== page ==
Let’s explore a brief scenario to get a sense of what this would look like. Say an organization had a strategy to develop their business by pursuing a ‘premium security’ offering. Let’s imagine, for example, a bank that wants to brand itself as the safest option in the market. The way they plan to back this up is by deploying advanced AI-powered fraud detection software and instituting the most stringent authentication policy of any bank. Now, those are some goals that can be broken down to more bite-sized chunks, assessed for compliancy, have their technology requirements mapped out etc. just like any other initiative.
What a skills repository would enable the organization in this case, which would otherwise not be possible, is to accurately identify what skills are needed to successfully carry out the project. Architects would get a good understanding of what’s missing and then create a clear report for the HR department detailing the reasoning behind their recommendation to hire for, say, a Senior Product Manager with background in financial services.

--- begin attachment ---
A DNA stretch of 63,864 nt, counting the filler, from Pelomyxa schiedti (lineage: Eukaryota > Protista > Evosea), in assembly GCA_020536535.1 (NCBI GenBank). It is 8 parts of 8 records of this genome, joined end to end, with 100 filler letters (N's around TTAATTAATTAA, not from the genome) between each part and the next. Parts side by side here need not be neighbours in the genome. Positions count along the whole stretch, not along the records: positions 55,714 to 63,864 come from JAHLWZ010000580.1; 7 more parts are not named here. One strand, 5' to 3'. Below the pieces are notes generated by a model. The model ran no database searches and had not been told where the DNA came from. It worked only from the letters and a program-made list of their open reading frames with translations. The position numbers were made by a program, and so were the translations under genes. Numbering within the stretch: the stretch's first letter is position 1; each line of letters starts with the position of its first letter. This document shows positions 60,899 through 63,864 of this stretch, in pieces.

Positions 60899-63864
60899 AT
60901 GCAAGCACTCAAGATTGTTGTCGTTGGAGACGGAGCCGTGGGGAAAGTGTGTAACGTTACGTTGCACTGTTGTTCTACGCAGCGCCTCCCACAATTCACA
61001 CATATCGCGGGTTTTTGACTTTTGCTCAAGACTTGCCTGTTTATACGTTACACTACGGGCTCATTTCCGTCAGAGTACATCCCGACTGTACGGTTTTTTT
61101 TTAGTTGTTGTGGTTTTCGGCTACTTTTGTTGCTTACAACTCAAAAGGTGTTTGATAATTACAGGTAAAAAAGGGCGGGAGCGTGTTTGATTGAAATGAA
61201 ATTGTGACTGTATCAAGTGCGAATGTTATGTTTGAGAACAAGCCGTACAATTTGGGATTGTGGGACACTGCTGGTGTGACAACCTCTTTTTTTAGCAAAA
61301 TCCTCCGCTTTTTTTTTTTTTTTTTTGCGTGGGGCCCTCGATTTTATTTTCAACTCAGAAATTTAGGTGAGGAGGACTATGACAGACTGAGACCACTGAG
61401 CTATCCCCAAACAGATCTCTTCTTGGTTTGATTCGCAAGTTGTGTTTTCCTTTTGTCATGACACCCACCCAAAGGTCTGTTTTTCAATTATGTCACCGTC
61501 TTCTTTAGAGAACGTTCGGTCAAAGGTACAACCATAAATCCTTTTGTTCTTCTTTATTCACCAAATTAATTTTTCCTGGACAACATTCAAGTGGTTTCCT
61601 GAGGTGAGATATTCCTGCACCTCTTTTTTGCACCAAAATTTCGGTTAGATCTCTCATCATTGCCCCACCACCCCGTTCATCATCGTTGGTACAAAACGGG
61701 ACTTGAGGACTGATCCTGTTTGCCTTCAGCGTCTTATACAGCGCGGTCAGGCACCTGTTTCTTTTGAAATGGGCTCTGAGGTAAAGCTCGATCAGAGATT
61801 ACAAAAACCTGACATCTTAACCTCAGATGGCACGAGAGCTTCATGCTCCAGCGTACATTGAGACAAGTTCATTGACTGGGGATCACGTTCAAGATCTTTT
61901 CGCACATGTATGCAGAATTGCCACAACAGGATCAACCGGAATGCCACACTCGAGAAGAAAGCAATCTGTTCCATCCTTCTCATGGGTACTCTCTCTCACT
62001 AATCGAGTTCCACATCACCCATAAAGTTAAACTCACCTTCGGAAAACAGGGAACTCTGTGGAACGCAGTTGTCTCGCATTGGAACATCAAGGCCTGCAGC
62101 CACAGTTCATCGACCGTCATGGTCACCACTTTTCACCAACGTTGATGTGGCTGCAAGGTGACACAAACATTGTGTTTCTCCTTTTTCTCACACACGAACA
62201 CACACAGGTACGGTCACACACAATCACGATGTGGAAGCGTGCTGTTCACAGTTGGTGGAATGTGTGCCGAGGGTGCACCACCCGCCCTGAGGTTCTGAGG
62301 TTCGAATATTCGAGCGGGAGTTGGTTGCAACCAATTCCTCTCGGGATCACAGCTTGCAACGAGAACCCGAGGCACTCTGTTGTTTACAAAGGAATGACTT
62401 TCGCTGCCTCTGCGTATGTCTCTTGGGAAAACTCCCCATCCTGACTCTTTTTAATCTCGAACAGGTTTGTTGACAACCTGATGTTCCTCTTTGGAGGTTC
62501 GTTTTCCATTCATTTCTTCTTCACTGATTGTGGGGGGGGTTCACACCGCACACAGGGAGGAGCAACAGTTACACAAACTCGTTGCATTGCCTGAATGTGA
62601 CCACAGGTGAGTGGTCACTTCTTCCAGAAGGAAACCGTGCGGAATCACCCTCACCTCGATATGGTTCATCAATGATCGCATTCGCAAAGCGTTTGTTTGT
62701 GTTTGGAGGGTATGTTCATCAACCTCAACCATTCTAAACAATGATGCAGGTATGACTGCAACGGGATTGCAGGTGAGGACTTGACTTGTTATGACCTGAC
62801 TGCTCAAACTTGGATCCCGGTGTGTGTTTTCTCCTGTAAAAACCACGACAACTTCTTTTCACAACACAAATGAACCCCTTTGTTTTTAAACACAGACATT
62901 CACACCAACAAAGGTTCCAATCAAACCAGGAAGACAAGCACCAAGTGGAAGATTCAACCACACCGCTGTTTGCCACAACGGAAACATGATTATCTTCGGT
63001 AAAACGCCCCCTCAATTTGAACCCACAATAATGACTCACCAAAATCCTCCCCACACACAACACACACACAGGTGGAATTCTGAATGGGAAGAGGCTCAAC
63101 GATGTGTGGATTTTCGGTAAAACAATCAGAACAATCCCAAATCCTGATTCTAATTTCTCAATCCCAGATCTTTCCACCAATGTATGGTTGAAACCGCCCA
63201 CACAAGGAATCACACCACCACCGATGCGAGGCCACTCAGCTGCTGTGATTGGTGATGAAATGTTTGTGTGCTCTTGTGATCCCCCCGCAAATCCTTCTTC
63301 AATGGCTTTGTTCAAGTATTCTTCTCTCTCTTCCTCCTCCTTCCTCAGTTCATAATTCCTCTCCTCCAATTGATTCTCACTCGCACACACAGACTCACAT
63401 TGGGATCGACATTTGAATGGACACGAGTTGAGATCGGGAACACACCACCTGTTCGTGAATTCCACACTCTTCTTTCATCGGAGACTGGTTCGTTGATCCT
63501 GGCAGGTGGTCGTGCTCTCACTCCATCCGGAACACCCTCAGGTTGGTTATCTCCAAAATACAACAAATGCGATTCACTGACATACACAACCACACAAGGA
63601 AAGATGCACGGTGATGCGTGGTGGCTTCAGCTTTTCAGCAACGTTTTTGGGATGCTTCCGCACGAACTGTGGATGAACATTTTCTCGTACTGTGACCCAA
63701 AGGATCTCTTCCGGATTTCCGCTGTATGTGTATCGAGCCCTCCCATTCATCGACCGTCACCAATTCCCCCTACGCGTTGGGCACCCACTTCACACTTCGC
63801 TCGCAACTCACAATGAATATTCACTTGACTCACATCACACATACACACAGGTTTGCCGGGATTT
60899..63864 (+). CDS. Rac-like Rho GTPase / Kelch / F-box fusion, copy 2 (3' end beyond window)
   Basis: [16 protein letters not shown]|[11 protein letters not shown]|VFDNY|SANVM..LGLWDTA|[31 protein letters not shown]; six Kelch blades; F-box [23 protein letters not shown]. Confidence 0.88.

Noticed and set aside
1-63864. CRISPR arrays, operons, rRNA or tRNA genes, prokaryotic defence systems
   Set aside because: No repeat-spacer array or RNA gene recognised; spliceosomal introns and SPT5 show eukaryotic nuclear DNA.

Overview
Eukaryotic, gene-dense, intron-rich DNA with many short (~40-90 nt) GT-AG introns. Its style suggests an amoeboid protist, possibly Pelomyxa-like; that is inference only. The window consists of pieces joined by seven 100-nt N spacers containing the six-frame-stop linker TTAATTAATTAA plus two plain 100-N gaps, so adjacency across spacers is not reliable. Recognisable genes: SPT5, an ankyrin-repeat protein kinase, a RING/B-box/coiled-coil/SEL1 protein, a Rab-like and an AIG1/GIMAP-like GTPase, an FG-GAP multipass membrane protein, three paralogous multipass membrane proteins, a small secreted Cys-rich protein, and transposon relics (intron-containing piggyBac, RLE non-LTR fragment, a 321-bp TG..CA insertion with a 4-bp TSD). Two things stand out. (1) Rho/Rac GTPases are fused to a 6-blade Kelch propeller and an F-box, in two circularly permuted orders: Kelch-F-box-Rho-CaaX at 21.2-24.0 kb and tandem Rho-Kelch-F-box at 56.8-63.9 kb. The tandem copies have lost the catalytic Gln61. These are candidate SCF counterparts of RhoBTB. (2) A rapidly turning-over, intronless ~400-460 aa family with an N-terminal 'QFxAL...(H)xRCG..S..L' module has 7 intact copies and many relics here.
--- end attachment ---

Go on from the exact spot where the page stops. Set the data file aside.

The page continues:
In fact, if the EA team wanted to be really thorough, they might expand their analysis and try to identify skills gaps for proposed (and likely to be approved) expansions to their back-end of the stack. The future state architecture would be quite informative in this case. So what would this yield? Well, if two candidates were for all intents and purposes equal for the job at hand, but one of them was in addition proficient in a technology in which the bank was looking to invest more in the future, whereas the other candidate wasn’t – well, that would constitute a valuable tie breaker.
Alright, but what if we really thought big?
Granted, it has an odd ring to it, but a practice akin to what could be described as ‘people architecture’ might provide a solution to the challenges mentioned thus far. The premise? Applying architectural principles and methods to workforce management practices would harmonize HR operations with organizational goals and strategies.
What does that mean? The main gist of it is to consider human resources as intrinsic parts of the organization, much like other organizational components (e.g. business capabilities, infrastructure) and feature them in the architecture, which would allow architects to analyze and report on the dependencies between people and other architectural elements.